Their corporate culture, known as “The HP Way”, is based on three main objectives
- Respect everyone
- Provide a sense of community
- Work hard
Through extensive training of employees and managers, the company is able to maintain these high standards of corporate culture.
The exceptional culture Hewlett-Packard demonstrates is something all companies should strive for, in order to maximize employee satisfaction and corporate reputation.
The yoga driven company known as Lululemon has faced anything but economic slumps in the past year. The business currently announced fourth quarter earnings significantly above normal. The only thing this company struggles with is keeping up with demand.
Lululemon has expressed the need for changes within its inventory system, acknowledging that they must re-evaluate their supply chain. Additionally, the company is starting to spend more money in order to airlift goods overseas.
This company is well known for its success and superiority over other producers in the industry. Lululemon, based in Vancouver, often sets goals above and beyond the average targets in this type of market. But what makes this company so successful? The company has attributed its success to a few key strategies, including e-commerce and the surge of popularity due to the Olympics, aiding in brand exposure.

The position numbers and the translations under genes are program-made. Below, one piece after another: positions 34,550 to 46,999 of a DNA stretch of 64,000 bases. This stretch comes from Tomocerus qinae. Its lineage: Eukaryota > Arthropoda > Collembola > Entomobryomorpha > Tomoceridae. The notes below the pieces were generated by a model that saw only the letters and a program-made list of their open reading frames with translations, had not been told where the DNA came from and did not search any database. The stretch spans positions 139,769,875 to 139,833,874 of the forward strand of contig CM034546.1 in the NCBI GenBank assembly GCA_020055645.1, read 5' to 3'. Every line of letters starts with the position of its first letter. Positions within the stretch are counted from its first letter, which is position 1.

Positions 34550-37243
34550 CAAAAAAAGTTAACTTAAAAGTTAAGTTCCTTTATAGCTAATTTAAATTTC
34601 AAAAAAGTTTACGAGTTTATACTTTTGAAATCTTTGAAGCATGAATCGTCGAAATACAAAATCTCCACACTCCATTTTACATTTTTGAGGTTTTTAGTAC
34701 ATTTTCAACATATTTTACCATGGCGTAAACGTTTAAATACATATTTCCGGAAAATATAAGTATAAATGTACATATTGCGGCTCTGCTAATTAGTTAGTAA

So what’s next for this company? An increase in quarterly earnings, and major profits!
According to the Wall Street Journal, Sony plans to release a 3D television by the end of 2010. We all know the cult following 3D technology has acquired within the movie theatre industry, but what makes Sony believe they can successfully market a 3D television?
Although Sony has made no official statement regarding the release of this type of product, it makes one wonder how Sony can effectively market this T.V.
The costs are likely to be high, and converting television programs into 3D technology is a time-consuming process.
In order to be successful, Sony must consider its strategy.
Who is Sony going to sell this product to? Sony has strong brand recognition with consumers, and so if they find the right market niche and strategically market their product, they will be profitable. Likely, the market niche will be with younger adults who are technologically savvy.